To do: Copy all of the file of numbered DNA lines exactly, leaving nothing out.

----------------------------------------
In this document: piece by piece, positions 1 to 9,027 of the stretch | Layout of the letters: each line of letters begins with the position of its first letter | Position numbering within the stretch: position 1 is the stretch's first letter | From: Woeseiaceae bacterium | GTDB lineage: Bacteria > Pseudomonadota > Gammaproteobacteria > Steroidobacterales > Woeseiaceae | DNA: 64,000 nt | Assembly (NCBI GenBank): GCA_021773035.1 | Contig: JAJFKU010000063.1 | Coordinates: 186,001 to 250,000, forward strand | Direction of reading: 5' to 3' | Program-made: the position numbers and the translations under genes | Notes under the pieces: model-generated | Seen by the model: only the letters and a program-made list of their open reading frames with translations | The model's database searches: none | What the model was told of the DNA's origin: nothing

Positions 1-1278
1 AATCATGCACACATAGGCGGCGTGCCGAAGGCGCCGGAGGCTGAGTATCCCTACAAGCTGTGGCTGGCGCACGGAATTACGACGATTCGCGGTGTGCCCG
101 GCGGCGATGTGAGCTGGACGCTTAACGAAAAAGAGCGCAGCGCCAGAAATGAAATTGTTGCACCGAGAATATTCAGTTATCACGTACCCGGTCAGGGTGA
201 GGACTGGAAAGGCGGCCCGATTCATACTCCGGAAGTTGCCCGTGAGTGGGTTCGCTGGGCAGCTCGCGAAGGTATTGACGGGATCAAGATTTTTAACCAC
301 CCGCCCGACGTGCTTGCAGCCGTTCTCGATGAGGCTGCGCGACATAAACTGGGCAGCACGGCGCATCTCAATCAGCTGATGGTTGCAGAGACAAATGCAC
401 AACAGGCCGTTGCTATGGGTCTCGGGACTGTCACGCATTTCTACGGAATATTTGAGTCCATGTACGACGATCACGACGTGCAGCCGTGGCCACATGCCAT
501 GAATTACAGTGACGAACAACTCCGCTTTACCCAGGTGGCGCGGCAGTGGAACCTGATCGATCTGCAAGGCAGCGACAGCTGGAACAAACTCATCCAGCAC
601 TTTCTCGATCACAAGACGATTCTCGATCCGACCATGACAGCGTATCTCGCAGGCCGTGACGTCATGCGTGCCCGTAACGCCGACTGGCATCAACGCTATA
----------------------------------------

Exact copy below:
In this document: piece by piece, positions 1 to 9,027 of the stretch | Layout of the letters: each line of letters begins with the position of its first letter | Position numbering within the stretch: position 1 is the stretch's first letter | From: Woeseiaceae bacterium | GTDB lineage: Bacteria > Pseudomonadota > Gammaproteobacteria > Steroidobacterales > Woeseiaceae | DNA: 64,000 nt | Assembly (NCBI GenBank): GCA_021773035.1 | Contig: JAJFKU010000063.1 | Coordinates: 186,001 to 250,000, forward strand | Direction of reading: 5' to 3' | Program-made: the position numbers and the translations under genes | Notes under the pieces: model-generated | Seen by the model: only the letters and a program-made list of their open reading frames with translations | The model's database searches: none | What the model was told of the DNA's origin: nothing

Positions 1-1278
1 AATCATGCACACATAGGCGGCGTGCCGAAGGCGCCGGAGGCTGAGTATCCCTACAAGCTGTGGCTGGCGCACGGAATTACGACGATTCGCGGTGTGCCCG
101 GCGGCGATGTGAGCTGGACGCTTAACGAAAAAGAGCGCAGCGCCAGAAATGAAATTGTTGCACCGAGAATATTCAGTTATCACGTACCCGGTCAGGGTGA
201 GGACTGGAAAGGCGGCCCGATTCATACTCCGGAAGTTGCCCGTGAGTGGGTTCGCTGGGCAGCTCGCGAAGGTATTGACGGGATCAAGATTTTTAACCAC
301 CCGCCCGACGTGCTTGCAGCCGTTCTCGATGAGGCTGCGCGACATAAACTGGGCAGCACGGCGCATCTCAATCAGCTGATGGTTGCAGAGACAAATGCAC
401 AACAGGCCGTTGCTATGGGTCTCGGGACTGTCACGCATTTCTACGGAATATTTGAGTCCATGTACGACGATCACGACGTGCAGCCGTGGCCACATGCCAT
501 GAATTACAGTGACGAACAACTCCGCTTTACCCAGGTGGCGCGGCAGTGGAACCTGATCGATCTGCAAGGCAGCGACAGCTGGAACAAACTCATCCAGCAC
601 TTTCTCGATCACAAGACGATTCTCGATCCGACCATGACAGCGTATCTCGCAGGCCGTGACGTCATGCGTGCCCGTAACGCCGACTGGCATCAACGCTATA